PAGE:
If someone is in cardiac arrest they will be unconscious and need to receive CPR immediately. They will also need you to use a defibrillator and call an ambulance to give them a chance of recovery.
What is Angina?
Angina is chest pain caused by reduced blood flow to the heart muscles. It’s not usually life threatening, but it’s a warning sign that you could be at risk of a heart attack or stroke. The discomfort is caused as blood tries to force its way through a narrowed artery.
How to Help Someone Having a Heart Attack:
If you think someone might be having a Heart Attack, stay as calm as you can and encourage them to sit down. It will be easier for them to breathe if they remain upright and so you should support them in a comfortable position. Placing something under their knees can also help their circulation.
If they have a GTN (Glyceryl trinitrate) spray prescription, they should use this now (spray it under their tongue). If they are suffering from angina (rather than a heart attack) this should help. GTN helps to dilate the blood vessels surrounding the heart to improve the flow to the muscles
If the casualty has a prescription for a 300mg Aspirin tablet, they should chew this if the GTN has proved ineffective.
Remain calm and reassuring around the casualty, but phone for an ambulance and if there is a defibrillator available get it now and discretely have it ready to use immediately if they lose consciousness and stop breathing.
A Heart Attack can Lead to a Cardiac Arrest
If they become unconscious and not breathing, phone an ambulance and start CPR – pushing hard and fast on the centre of the casualty’s chest. See the flow chart below. Deploy the defibrillator as soon as possible.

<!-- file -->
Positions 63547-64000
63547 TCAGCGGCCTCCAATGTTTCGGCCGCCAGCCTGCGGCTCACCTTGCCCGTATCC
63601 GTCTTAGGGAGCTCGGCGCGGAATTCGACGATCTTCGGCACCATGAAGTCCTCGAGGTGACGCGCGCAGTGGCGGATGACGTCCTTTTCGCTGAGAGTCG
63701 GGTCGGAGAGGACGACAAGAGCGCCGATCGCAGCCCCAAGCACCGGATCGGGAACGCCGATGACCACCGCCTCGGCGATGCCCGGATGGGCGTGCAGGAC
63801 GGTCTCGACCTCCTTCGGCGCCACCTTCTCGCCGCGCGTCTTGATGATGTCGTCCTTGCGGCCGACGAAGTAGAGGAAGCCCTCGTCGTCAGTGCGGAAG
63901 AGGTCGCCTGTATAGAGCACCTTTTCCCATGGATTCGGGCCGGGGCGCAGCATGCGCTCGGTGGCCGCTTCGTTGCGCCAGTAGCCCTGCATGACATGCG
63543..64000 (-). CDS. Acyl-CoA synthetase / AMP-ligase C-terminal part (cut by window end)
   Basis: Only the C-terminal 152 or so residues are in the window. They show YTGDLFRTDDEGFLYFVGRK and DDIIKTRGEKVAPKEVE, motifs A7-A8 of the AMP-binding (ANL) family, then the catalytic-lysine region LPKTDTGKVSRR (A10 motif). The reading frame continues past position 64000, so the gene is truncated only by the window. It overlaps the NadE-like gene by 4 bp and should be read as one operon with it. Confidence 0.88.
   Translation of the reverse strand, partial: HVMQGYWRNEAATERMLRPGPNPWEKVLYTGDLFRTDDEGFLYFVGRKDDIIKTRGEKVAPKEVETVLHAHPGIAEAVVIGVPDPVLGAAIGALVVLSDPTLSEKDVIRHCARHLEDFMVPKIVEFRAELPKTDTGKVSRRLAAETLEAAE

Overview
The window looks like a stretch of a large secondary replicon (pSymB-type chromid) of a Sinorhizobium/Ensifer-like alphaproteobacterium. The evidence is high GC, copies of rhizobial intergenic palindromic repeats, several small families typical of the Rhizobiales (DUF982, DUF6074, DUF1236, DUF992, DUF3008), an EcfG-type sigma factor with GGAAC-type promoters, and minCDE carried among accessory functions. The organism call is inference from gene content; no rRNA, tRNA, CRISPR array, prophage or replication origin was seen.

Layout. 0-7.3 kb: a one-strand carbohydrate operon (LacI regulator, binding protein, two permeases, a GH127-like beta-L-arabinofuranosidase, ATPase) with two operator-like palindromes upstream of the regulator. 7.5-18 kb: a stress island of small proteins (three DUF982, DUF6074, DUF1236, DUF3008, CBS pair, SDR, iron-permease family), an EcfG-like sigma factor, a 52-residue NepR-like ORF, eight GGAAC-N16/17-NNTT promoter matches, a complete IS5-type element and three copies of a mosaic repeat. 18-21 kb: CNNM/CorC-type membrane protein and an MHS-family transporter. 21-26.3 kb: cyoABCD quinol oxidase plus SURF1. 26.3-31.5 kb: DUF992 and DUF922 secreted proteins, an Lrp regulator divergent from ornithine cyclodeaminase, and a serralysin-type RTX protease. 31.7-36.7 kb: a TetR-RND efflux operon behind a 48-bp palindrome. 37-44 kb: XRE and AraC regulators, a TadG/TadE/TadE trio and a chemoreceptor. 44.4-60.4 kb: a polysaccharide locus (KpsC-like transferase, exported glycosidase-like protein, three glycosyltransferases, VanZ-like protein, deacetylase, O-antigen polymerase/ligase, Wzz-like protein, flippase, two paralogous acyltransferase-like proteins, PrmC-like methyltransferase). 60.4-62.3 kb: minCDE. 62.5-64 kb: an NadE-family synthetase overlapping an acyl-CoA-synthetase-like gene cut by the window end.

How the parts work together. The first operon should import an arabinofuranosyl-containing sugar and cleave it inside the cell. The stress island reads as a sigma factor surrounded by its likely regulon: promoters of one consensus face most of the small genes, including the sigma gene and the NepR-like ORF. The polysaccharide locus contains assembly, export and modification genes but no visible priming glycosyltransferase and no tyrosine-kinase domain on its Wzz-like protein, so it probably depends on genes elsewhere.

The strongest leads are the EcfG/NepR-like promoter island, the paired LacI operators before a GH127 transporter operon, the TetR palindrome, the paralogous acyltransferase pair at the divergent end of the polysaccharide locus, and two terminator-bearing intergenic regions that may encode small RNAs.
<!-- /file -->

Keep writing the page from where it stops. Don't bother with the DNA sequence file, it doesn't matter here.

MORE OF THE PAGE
In the UK alone, there are over 30,000 Cardiac arrests occurring outside of hospital each year. Studies have shown that if someone has a Cardiac Arrest in the Community with no defibrillator immediately available, there is only a 6% chance of them surviving. This is even if someone is delivering correct CPR. However, if a defibrillator is used within the first 3 minutes of someone stopping breathing, their chances of survival jumps from 6% to a staggering 74%. This amounts to a 10% reduction in survival rate for every minute of delay.
Automatic, External Defibrillators (AED) are now widely available; located at many train and tube stations, shopping centres, dentists and GP Practices, sports grounds, leisure centres and offices. However, people do not always know where to find them and are often scared to deploy them. Read our article on common myths about defibrillators
The Karolinska Institute in Sweden are currently testing a drone which could deliver defibrillators to the scene of a casualty having a cardiac arrest. They can also remotely talk people through how to use them. Their research suggests that these drones could arrive at a destination up to four times faster than an ambulance, saving valuable time and increasing their chance of survival.
If you have a defibrillator available; open it up and it will start talking to you. Dry the casualty’s chest as best you can and position the pads as illustrated on the pads themselves. Ideally someone should be doing CPR whilst another person is putting the pads onto the casualty’s chest and concentrating on the defibrillator. Keep going (listen to and observe the prompts from the machine) and do not stop until the paramedic is there and ready to take over or the casualty begins to regain consciousness.